Judge refuses to reinstate rule for dispensing abortion pill
COLLEGE PARK, Md. (AP) — A federal judge in Maryland has denied the Trump administration’s request to reinstate a rule that would require women to visit a hospital, clinic or medical office to obtain an abortion pill during the COVID-19 pandemic, noting that public health risks for patients only have grown worse.
U.S. District Judge Theodore Chuang, who agreed to suspend the rule in July, refused Wednesday to lift or limit the scope of that order. He rejected the administration’s argument that economic conditions and patients’ access to medical facilities, childcare and transportation have improved sufficiently to warrant dissolving the preliminary injunction.
Infection and hospitalization rates are soaring across the U.S., and the nation is going through what the coordinator of the White House Coronavirus Task Force has deemed the “most deadly phase of the pandemic,” the judge noted.
“Accordingly, while the progress on vaccines and medical treatments for COVID-19 are cause for optimism and may advance the day that the Preliminary Injunction will no longer be warranted, the impact of these advances to date has not meaningfully altered the current health risks and obstacles to women seeking medication abortions,” Chuang wrote.
The judge also said the Trump administration has not presented any evidence that its temporary inability to enforce the rule has caused any harm to the government or to patients.
Chuang’s order in July temporarily prohibits the U.S. Food and Drug Administration from enforcing the “in-person requirements” for dispensing the drug mifepristone during the pandemic. The judge concluded that the rule imposes a “substantial obstacle” to abortion patients and likely is unconstitutional under the pandemic’s circumstances.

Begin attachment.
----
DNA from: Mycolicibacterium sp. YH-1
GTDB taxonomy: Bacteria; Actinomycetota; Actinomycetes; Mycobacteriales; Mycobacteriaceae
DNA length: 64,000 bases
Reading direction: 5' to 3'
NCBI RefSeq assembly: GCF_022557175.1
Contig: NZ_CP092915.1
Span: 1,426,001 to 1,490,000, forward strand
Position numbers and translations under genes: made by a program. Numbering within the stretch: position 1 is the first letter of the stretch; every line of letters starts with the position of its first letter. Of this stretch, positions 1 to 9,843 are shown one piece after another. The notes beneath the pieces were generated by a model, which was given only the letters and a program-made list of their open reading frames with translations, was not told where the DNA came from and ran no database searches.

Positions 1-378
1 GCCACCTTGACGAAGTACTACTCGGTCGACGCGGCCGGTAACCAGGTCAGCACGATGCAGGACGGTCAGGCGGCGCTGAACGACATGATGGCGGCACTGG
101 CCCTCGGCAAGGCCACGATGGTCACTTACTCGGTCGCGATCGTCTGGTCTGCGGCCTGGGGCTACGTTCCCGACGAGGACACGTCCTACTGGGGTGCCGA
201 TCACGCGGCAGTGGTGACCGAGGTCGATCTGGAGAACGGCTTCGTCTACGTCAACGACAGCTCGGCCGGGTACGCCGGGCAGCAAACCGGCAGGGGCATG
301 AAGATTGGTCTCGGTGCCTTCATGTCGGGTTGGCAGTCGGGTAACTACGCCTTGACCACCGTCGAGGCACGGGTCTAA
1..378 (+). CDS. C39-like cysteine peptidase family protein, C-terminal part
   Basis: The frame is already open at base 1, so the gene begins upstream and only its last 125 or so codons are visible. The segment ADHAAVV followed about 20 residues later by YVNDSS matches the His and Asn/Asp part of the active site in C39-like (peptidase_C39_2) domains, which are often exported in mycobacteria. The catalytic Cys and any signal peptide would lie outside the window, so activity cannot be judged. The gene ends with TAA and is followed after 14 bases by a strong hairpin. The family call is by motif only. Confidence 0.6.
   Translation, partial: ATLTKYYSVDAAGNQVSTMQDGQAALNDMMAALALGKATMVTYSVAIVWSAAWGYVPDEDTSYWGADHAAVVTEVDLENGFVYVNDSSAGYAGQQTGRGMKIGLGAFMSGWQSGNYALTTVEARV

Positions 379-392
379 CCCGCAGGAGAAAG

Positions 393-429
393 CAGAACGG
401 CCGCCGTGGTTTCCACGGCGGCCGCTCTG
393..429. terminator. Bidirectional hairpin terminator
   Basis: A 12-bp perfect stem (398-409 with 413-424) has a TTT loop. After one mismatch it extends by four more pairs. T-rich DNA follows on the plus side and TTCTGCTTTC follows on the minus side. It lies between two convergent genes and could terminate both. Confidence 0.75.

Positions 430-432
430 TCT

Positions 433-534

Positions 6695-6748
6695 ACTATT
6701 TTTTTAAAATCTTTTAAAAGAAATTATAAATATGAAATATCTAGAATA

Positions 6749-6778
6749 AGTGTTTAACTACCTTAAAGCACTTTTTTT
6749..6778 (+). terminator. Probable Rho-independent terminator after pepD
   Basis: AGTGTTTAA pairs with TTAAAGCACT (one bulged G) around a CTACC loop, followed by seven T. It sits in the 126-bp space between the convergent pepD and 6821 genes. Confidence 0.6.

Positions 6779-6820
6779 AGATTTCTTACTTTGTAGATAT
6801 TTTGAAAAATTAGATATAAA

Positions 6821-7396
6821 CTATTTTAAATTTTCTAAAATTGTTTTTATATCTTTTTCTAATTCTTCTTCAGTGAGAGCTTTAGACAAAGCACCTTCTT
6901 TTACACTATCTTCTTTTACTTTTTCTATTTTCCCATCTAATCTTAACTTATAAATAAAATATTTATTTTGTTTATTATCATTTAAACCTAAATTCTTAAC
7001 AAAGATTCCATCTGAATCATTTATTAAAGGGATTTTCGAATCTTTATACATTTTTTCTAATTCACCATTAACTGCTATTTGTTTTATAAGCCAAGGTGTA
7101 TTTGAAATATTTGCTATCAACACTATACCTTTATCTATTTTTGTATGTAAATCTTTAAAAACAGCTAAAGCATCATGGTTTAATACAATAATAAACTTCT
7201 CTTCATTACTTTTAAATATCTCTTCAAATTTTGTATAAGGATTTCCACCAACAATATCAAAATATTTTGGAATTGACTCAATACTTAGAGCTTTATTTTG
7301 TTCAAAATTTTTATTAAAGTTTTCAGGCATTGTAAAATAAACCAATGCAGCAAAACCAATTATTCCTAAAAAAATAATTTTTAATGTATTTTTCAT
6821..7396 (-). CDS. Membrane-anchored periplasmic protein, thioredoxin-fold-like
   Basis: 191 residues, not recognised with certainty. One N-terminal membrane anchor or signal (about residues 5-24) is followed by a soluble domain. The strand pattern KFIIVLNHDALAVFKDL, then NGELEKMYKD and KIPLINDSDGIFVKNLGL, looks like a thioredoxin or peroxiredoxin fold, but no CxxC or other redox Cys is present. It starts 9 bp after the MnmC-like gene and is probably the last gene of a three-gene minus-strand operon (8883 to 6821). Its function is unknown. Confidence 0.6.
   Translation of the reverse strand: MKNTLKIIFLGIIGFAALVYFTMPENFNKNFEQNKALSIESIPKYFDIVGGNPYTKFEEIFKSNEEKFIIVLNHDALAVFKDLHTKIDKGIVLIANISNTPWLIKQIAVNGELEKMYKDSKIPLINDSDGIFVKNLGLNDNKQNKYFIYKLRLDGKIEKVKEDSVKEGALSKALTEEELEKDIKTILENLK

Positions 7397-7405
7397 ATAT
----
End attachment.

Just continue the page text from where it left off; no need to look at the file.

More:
Justice Department attorneys appealed Chuang’s July 13 order. In October, the U.S. Supreme Court ruled that the government could present a request to dissolve or modify the injunction based on new evidence and directed Chuang to rule on it within 40 days. The Supreme Court did not rule on the merits of Chuang’s decision.
Chuang didn’t set any geographic limitations on the injunction. He refused Wednesday to reconsider the national scope of his decision, saying the pandemic’s conditions are “uniformly dire across the nation.”
“Thus, at the present time, there is no meaningful basis by which to distinguish one state or region from others as uniquely free from the health risks, and thus the undue burden, imposed by the COVlD-19 pandemic,” he wrote.
The FDA approved mifepristone to be used in combination with a second drug, misoprostol, to end an early pregnancy or manage a miscarriage. Chuang’s ruling allows health care providers to arrange for mifepristone to be mailed or delivered to patients during the pandemic.
The preliminary injunction is due to expire 30 days after the end of the public health emergency declared by the secretary of the U.S. Department of Health and Human Services.
“With the positive news relating to vaccines, there is reason to hope that day will come soon,” Chuang wrote.
The American College of Obstetricians and Gynecologists and other groups sued HHS and the FDA in May to challenge the rule. American Civil Liberties Union attorneys represent the groups.
“The Trump administration’s argument that this travel mandate for abortion patients no longer poses significant COVID-19 risks is violently out of touch with reality,” ACLU attorney Julia Kaye said in a statement Wednesday.
Plaintiffs’ attorneys have argued that the FDA’s in-person requirements infringe on women’s constitutional rights to an abortion and violate the due process clause of the Fifth Amendment.
Government lawyers have argued that the requirements are necessary to ensure that patients safely use mifepristone. In March, dozens of anti-abortion advocates signed a letter to HHS Secretary Alex Azar in which they called for halting abortion procedures during the pandemic.
The ACLU’s lawsuit says the FDA rule has “particularly severe implications for low-income people and people of color, who comprise a disproportionate share of impacted patients and who are already suffering and dying from COVID-19 at substantially higher rates.” Chuang cited evidence that Black and Hispanic people between 25 and 34 years old are more than 700% more likely to die from COVID-19 than white people in the same age range.